But Ronald Reagan was an actor in the beginning.  Actually, before that he was a radio sportscaster who then landed some roles in Hollywood, even becoming a rising star until World War II came along.  He tried to enlist but his eyesight was so poor that he wasn't allowed in a combat role, but his solid good looks were a natural fit for the government training and 'propaganda' films.  And when the plum movie roles dried up after the war, he found work in some less serious films such as "Bedtime for Bonzo" where he co-starred with a chimpanzee.  It's no wonder Doc Brown was dismissive.

In Reagan: The Life, H. W. Brands treats us to a fairly detailed (700+ pages) biography of the 40th President of the United States.  He covers his early years with an alcoholic father, his college foray into acting, and his desire for an ever-larger stage from which to perform.  When his Hollywood career stalled, he became the unlikely spokesman for corporate America on television's General Electric Theater where he honed his public speaking skills.  His political career began as union leader for the Screen Actors Guild (SAG), following which he was elected California's governor.

But his presidency is the focus and bulk of this book, beginning around page 200 and consuming the next 500.  Brands covers it meticulously – almost to the level of minutiae – and frequently compares his impact with FDR's, Reagan's early hero.  I was a teenager during the early Reagan years, and saw him as restoring pride and confidence in America at a time when both were at historic lows.  Yet, I knew not everyone saw him as positively as I did: the editor of my high school newspaper went out of his way to criticize Reagan (I wonder how many high school newspapers were so overtly political?).  Later, I was out of the country (and out of touch with politics) during the final years when Iran-Contra and much of the negotiations with Gorbachev happened, so that was insightful to me.  And while Brands avoids 'falling in love with his subject,' as some biographers do, it's still a fairly friendly bio.  He frames Iran-Contra as Reagan's effort to bring hostages home and Nancy's reliance on astrologers as a possibly over-protective impulse after the assassination attempt, but in other places he is less than flattering and perhaps more objective.  That's probably how it should be, but if I had a complaint it's that the book sometimes feels passionless.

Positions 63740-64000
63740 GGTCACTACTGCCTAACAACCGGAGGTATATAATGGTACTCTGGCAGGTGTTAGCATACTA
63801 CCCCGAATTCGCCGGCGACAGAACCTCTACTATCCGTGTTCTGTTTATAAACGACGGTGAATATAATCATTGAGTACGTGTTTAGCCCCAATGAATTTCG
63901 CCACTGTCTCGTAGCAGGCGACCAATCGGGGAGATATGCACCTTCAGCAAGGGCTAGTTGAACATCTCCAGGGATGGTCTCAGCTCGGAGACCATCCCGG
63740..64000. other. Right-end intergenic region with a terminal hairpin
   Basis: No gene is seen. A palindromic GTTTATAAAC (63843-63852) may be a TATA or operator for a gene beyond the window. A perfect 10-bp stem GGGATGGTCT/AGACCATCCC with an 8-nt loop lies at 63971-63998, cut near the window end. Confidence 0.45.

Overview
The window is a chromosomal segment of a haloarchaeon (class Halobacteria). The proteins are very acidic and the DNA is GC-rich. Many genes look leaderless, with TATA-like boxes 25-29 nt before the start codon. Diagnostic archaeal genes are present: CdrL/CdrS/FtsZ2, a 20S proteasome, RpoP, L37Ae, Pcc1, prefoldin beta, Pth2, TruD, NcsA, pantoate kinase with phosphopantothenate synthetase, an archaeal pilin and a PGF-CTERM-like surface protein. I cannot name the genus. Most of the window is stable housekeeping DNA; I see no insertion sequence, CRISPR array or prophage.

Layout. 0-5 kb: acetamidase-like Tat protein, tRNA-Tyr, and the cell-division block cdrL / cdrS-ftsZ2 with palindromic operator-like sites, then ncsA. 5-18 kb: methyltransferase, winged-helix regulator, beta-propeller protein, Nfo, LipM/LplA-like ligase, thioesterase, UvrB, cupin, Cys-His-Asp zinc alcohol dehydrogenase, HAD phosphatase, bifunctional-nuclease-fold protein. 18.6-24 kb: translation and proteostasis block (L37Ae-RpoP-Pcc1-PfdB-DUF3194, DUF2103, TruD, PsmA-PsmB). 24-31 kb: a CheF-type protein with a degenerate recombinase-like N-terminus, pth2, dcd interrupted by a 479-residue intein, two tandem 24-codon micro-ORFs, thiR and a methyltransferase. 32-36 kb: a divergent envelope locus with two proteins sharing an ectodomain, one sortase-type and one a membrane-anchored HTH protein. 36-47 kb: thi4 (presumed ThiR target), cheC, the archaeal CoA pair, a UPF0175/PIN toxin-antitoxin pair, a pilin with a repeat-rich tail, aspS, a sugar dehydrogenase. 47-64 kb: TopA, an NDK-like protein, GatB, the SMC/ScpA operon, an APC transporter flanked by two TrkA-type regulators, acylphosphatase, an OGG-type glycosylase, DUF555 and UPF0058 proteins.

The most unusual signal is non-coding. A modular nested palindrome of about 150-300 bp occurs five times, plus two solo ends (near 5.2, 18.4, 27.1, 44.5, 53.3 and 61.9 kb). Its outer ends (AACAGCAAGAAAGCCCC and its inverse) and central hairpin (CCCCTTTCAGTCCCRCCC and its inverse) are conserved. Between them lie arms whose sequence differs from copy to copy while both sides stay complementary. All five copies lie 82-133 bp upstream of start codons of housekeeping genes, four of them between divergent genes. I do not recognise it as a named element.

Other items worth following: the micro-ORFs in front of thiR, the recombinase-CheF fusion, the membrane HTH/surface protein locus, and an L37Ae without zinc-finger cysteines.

There will certainly be some on the far right who feel it's not praising enough, and some on the far left who feel it's not critical enough, but I found it to be an informative and entertaining read.  I've read a couple of books by his speechwriters – one was good but too patronizing and another too presumptuous.  I've read great books about Reagan's handling of the air traffic controller's strike and his near-assassination, and even one about a great speech he gave.  But Brand's bio does a good job of approaching scholarly while remaining readable.  I wish it had covered his pre-presidential life in more depth, but I guess that's worthy of a separate book or two.  For those primarily interested in his presidency, however, this one should please most readers.  (I received a free book from the publisher.)

Saturday, June 20, 2015

Taylor's mission call

* I just have to explain his initial reaction: he was kind of hoping to go somewhere in the U.S.  He really is very excited.

Sunday, June 14, 2015


Did you ever try to run away from home as a kid?  For some reason I'm reminded of a Peanuts comic strip, and Linus tying his belongings up in his blanket and hanging it on the end of a stick.  Personally, I guess I never had a good enough reason.  My parents may not have been perfect but I always knew I was loved, which I guess is why I never made it past the corner the one time I can remember trying.  And if I remember correctly, Linus didn't make it very far either.  But maybe not everyone had it as good as he and I did.